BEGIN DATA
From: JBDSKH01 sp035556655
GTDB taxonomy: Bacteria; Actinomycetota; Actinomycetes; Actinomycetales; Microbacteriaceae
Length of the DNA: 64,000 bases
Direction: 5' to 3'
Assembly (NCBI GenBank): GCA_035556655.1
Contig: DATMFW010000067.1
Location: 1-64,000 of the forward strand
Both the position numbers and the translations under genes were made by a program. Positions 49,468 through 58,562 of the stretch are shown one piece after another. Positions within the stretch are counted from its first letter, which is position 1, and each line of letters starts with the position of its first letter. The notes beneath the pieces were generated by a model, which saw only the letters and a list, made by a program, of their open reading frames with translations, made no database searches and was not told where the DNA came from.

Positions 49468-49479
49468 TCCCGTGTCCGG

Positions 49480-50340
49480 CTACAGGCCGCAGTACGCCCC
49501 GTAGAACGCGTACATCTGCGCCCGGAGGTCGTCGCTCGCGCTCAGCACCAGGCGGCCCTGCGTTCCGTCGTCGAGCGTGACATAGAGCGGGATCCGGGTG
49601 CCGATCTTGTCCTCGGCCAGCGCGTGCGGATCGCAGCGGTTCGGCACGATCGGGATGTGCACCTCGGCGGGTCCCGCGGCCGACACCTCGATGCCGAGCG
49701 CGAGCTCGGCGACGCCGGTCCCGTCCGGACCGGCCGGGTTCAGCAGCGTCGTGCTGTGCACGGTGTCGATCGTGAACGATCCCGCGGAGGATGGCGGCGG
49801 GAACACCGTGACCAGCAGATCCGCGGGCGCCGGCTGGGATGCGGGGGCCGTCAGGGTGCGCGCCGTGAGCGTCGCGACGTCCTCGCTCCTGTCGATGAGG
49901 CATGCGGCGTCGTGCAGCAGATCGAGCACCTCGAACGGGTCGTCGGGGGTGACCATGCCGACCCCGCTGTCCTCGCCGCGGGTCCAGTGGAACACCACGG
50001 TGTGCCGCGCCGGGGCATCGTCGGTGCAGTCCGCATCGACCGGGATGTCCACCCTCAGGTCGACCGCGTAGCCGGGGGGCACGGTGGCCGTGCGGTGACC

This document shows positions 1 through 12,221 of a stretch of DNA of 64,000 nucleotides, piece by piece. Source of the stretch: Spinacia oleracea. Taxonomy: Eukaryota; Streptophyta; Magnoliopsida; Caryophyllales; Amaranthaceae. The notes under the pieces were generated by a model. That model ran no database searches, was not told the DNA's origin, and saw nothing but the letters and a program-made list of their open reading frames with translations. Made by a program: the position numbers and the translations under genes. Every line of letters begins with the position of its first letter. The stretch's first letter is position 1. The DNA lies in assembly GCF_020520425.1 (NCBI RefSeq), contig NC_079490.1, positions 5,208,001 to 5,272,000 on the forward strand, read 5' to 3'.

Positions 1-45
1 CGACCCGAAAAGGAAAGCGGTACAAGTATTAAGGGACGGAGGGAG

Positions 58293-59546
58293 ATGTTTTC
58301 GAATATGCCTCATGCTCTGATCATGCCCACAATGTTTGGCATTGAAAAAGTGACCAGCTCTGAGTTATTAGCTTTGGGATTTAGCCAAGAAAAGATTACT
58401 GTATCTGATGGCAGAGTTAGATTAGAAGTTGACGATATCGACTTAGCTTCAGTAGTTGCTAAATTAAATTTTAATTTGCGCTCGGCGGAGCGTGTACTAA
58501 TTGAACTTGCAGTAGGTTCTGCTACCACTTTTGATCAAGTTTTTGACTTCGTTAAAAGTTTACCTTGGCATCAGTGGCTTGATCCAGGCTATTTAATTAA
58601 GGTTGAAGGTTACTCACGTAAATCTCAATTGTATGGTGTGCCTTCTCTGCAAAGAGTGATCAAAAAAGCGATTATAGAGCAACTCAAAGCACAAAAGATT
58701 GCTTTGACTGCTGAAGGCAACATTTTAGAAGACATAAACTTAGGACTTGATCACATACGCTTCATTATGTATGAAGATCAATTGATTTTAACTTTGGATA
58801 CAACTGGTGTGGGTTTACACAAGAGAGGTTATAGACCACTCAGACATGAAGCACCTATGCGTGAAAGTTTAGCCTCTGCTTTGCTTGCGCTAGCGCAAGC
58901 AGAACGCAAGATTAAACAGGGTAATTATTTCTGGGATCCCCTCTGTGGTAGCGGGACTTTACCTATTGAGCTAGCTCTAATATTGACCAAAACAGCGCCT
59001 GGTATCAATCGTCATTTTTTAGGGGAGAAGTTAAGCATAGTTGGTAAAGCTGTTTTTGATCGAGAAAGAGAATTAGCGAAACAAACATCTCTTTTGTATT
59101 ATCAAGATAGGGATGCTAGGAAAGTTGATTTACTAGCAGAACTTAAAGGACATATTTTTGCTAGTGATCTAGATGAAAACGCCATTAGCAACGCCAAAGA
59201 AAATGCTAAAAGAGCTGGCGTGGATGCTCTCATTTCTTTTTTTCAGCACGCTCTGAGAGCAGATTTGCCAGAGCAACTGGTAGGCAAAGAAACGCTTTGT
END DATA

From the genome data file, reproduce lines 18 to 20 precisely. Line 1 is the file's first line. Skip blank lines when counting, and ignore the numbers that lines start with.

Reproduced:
50001 TGTGCCGCGCCGGGGCATCGTCGGTGCAGTCCGCATCGACCGGGATGTCCACCCTCAGGTCGACCGCGTAGCCGGGGGGCACGGTGGCCGTGCGGTGACC

This document shows positions 1 through 12,221 of a stretch of DNA of 64,000 nucleotides, piece by piece. Source of the stretch: Spinacia oleracea. Taxonomy: Eukaryota; Streptophyta; Magnoliopsida; Caryophyllales; Amaranthaceae. The notes under the pieces were generated by a model. That model ran no database searches, was not told the DNA's origin, and saw nothing but the letters and a program-made list of their open reading frames with translations. Made by a program: the position numbers and the translations under genes. Every line of letters begins with the position of its first letter. The stretch's first letter is position 1. The DNA lies in assembly GCF_020520425.1 (NCBI RefSeq), contig NC_079490.1, positions 5,208,001 to 5,272,000 on the forward strand, read 5' to 3'.

Positions 1-45